Donald Trump had nothing to say, no tears to shed when a teacher and a student were murdered when her husband, a man who had already been cited for domestic violence, came into her classroom and shot her with a gun. But he had a lot to say to the National Rifle Association Leadership Forum at the Georgia World Congress Center, Atlanta, on April 28, his 99th day occupying the Oval Office, becoming the first since Reagan to address the conference. He profusely thanked the NRA membership for support in taking the Electoral College, and the Heritage Foundation for supplying the list of nominees he should tout for Supreme Court justice. He extolled the Rule of Law and abiding by the Constitution – that is, the Second Amendment – and made sure to conflate the Second Amendment with building a wall to keep out Mexicans.

“But we can’t be complacent.  These are dangerous times.  These are horrible times for certain obvious reasons.  But we’re going to make them great times again.  Every day, we are up against those who would take away our freedoms, restrict our liberties, and even those who want to abolish the Second Amendment.  We must be vigilant…

“So let me make a simple promise to every one of the freedom-loving Americans in the audience today:  As your President, I will never, ever infringe on the right of the people to keep and bear arms.  Never ever.   Freedom is not a gift from government.  Freedom is a gift from God.”  

Here’s a highlighted transcript of his remarks – Karen Rubin, News & Photo Features

2:06 P.M. EDT

Thank you, Chris, for that kind introduction and for your tremendous work on behalf of our Second Amendment.  Thank you very much.  (Applause.)  I want to also thank Wayne LaPierre for his unflinching leadership in the fight for freedom.  Wayne, thank you very much.  Great.  (Applause.)

I’d also like to congratulate Karen Handel on her incredible fight in Georgia 6.  (Applause.)  The election takes place on June 20th.  And, by the way, on primaries, let’s not have 11 Republicans running for the same position, okay?  (Laughter.)  It’s too nerve-shattering.  She’s totally for the NRA and she’s totally for the Second Amendment.  So get out and vote.  She’s running against someone who’s going to raise your taxes to the sky, destroy your healthcare, and he’s for open borders — lots of crime, and he’s not even able to vote in the district that he’s running in.  Other than that, I think he’s doing a fantastic job, right?  (Laughter.)  So get out and vote for Karen.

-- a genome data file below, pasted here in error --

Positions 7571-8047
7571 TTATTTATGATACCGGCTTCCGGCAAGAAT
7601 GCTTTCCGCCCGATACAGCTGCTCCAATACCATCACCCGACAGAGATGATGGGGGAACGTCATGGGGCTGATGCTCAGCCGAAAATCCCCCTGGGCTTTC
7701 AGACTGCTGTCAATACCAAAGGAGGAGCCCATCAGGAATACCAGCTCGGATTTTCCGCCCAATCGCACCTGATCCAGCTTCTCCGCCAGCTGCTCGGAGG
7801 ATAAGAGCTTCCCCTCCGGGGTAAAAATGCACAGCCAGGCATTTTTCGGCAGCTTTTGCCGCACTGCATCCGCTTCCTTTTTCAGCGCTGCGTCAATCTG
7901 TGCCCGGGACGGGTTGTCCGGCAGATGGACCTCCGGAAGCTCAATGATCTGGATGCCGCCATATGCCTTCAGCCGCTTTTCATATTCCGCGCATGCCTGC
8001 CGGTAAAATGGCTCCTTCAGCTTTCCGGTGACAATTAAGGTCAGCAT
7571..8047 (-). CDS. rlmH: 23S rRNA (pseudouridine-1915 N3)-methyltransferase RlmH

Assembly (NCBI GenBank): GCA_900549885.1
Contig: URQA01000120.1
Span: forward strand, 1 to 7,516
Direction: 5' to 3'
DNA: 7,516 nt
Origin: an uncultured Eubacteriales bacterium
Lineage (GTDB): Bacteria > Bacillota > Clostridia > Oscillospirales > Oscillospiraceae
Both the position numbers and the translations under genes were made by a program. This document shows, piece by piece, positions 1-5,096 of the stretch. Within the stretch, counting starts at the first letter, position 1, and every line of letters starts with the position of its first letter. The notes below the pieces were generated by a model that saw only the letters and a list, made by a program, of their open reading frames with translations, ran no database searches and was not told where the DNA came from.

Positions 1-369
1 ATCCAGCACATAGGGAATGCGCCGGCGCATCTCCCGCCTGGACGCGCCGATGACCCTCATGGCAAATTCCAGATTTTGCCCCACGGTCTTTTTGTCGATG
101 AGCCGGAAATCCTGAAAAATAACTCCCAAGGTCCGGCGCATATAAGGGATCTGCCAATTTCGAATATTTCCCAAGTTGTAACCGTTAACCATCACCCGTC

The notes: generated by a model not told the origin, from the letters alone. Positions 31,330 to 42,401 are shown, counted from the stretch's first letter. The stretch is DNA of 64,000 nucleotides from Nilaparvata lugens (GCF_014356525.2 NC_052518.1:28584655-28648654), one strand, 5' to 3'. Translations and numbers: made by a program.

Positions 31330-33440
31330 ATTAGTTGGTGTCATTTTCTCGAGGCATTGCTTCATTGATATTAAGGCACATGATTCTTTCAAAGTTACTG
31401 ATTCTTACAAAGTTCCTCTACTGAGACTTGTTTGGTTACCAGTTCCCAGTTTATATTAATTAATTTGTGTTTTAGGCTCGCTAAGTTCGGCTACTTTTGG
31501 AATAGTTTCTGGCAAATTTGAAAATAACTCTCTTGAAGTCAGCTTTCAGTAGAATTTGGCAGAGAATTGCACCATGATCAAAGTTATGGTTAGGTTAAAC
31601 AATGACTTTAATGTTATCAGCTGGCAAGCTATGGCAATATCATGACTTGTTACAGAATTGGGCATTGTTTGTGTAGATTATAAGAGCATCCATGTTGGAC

Also, my friend — he’s become a friend, because there’s nobody that does it like Lee Greenwood.  Wow.  (Applause.)  Lee’s anthem is the perfect description of the renewed spirit sweeping across our country.  And it really is, indeed, sweeping across our country.  So, Lee, I know I speak for everyone in this arena when I say, we are all very proud indeed to be an American.  Thank you very much, Lee.  (Applause.)

No one was more proud to be American than the beloved patriot — and you know who I’m talking about — we remember on gatherings like today, your former five-term President, the late Charlton Heston.  How good was Charlton?  (Applause.)  And I remember Charlton, he was out there fighting when maybe a lot of people didn’t want to be fighting.  He was out there for a long time.  He was a great guy.

And it’s truly wonderful to be back in Atlanta, and back with my friends at the NRAYou are my friends, believe me.  (Applause.)  Perhaps some of you remember the last time we were all together.  Remember that?  We had a big crowd then, too.  So we knew something was happening.  But it was in the middle of a historic political year, and in the middle of a truly historic election.  What fun that was — November 8.  Wasn’t that a great evening?  Do you remember that evening?  (Applause.)  Remember that?  (Applause.)

Remember they were saying, “We have breaking news: Donald Trump has won the state of Michigan.”  They go, “Michigan?  How did that” — “Donald Trump has won the state of Wisconsin, whoa.”  But earlier in the evening, remember, Florida, North Carolina, South Carolina, Pennsylvania, all the way up — we ran up the East Coast.  And, you know, the Republicans have a tremendous disadvantage in the Electoral College, you know that.  Tremendous disadvantage.  And to run the whole East Coast, and then you go with Iowa and Ohio, and all of the different states.  It was a great evening, one that a lot people will never forget — a lot of people.  (Applause.)  Not going to forget that evening.